Recently I’ve noticed how filled my newsfeed is with posts about people being tired, unhealthy, or broke but it seems no one is willing to put forth the effort to make a real change.
So many people want change but they don’t want to change.
Last Sunday, my pastor touched on this subject in terms of repentance. A lot of people think of repentance as feeling bad for something they did wrong (in this context, a sin). But that’s not what repentance is. American philosopher, Dallas Willard says repentance is to reconsider your strategy for living. Repentance involves action – making a change in strategy to avoid repeating a mistake. Wanting to change something is a feeling; but actually changing it involves action.
I’m sure everyone has at least one thing (if not 10+ things) they would like to change in their life. In my opinion these people (meaning everyone) fall into three groups in regards to change.
Group 1 (The Noncommittals): Those that want change, but are also ok if change doesn’t happen right away (i.e. they want change but they don’t want to change)
This group is for those who want to want to change but don’t really want to. A lot of people like the idea of quitting smoking but they don’t actually want to quit smoking therefore they aren’t going to quit smoking no matter how much they try. I fall into the noncommitals group when it comes to the snooze button on my alarm. I want to want to stop hitting the snooze button but I don’t really want to because my bed is so comfy and cozy and understanding of my sleep needs. Until I make my mind up to say no to the snooze button and take action to change (as in disabling that feature on my alarm or moving my alarm far away from my bed), I will continue to snooze away my mornings. In order for real change to occur you have to get to the point where you no longer tolerate the status quo, or, more simply – we never change what we tolerate.
Group 2 (The Quick Fix Group): Those that want change, they will take action to change, but not action that is inconvenient, hard, or out of their comfort zone (i.e. they want change but they don’t really want to change)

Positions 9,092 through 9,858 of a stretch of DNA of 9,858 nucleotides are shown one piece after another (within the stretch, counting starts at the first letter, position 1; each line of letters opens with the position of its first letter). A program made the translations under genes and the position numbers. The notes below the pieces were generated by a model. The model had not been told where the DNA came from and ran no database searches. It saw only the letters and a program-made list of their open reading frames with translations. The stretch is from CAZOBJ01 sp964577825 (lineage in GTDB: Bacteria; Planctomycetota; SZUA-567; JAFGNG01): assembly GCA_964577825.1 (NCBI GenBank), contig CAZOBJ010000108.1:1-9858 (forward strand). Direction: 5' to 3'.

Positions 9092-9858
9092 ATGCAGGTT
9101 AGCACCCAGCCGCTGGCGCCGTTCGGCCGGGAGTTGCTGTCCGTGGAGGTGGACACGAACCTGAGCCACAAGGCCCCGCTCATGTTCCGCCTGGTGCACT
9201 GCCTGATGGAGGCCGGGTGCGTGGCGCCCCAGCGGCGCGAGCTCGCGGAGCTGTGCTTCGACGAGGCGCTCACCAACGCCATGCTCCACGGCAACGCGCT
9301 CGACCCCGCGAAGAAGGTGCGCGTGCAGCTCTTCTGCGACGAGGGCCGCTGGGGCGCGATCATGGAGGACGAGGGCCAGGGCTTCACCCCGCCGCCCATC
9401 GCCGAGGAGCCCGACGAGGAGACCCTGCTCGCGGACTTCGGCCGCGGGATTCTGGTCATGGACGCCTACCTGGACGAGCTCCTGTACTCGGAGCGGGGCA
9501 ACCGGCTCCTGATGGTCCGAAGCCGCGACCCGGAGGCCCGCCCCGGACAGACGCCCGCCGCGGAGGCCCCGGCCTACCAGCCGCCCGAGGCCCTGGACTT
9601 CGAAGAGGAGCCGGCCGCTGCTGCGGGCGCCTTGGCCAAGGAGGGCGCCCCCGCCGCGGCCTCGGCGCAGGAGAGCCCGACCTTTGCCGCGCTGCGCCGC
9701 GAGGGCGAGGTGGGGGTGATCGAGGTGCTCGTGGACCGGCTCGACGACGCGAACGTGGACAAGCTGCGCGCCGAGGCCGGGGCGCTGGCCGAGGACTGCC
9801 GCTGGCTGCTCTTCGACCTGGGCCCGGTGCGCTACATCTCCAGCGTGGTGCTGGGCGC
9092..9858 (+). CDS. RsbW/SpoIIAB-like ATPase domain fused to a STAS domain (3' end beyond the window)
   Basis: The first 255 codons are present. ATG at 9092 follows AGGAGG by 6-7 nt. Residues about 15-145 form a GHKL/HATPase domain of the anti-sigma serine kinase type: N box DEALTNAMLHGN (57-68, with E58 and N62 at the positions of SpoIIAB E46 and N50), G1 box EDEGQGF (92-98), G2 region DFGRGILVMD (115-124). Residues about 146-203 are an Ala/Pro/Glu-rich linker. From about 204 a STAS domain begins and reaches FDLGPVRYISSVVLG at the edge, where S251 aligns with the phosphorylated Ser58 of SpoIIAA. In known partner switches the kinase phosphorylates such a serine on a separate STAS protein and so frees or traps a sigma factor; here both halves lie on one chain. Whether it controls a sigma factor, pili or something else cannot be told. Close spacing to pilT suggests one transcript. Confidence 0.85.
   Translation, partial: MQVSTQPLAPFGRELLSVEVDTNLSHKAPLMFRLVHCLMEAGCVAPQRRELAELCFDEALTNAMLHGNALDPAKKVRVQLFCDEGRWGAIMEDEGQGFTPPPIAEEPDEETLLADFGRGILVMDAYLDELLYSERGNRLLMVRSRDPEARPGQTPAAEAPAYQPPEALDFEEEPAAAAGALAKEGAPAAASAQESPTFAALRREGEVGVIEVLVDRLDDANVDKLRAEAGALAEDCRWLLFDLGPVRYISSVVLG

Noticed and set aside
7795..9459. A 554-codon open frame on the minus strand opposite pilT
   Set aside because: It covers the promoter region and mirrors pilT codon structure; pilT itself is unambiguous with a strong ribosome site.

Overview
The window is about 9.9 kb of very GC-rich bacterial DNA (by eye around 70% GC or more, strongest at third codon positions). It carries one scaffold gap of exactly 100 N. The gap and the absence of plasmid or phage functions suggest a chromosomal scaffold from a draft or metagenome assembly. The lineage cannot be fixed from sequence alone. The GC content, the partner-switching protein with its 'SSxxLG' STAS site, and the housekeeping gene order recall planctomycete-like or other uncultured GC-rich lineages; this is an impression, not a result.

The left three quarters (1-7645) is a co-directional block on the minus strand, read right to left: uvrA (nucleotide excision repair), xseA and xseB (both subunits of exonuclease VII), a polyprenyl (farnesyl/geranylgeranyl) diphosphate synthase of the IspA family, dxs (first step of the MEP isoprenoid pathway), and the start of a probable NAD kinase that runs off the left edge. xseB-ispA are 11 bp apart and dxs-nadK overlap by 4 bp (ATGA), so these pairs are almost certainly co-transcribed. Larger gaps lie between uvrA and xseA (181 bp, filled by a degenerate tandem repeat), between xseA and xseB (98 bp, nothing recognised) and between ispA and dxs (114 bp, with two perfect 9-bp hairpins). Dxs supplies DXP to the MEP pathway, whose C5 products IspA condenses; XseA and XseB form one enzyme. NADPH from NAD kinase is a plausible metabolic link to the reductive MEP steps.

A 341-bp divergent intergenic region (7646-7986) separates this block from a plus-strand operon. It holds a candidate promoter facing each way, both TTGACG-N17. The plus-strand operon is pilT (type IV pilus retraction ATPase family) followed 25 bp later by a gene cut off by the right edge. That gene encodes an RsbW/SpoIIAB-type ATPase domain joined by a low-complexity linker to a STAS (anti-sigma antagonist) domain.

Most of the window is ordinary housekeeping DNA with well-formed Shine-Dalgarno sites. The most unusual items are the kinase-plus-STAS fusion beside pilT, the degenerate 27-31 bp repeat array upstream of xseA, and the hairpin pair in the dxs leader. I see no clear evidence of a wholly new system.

This group is comprised folks who are on the lookout for “get rich quick schemes” and “secret diets.” It’s not a secret that healthy weight loss requires exercise and healthy eating. But that takes real, intentional action. It takes time and energy. Why do that when there are so many easier alternatives or “quick fixes”? (That’s a rhetorical question) Today there are pills, wraps, and patches that “speed up metabolism,” “increase energy,” and “provide weight loss” without any effort at all. The pills, wraps, and patches may provide short term results but they don’t require (or even encourage) a change in habit. The results are not sustainable. It’s not a change. It’s a quick fix. These products are wildly popular because they are a great solution for people who want change but don’t want to change.
Group 3 (The Game Changers): They want change, and they are willing to do whatever it takes to accomplish that change (i.e. they want to reconsider their strategy for living)
This is the only group that is going to have real success in changing. They take change seriously. They are ready to take real, intentional action to start a new strategy. They don’t care if the new strategy is uncomfortable or hard because they know if they don’t try something different everything will stay the same. After all the definition of insanity is doing the same thing over and over while expecting different results.
Here’s my challenge to you. Think of 1-3 things that you really want to change in your life. For this to work you have to be real with yourself and determine that you actually want to change (you can’t just want to want to change like the noncommitals). Now, write down 3 action steps you can take to change your current strategy for living in order to make that change. Be a game changer and take the steps to improve instead of feeling bad (or complaining on facebook) about your status quo.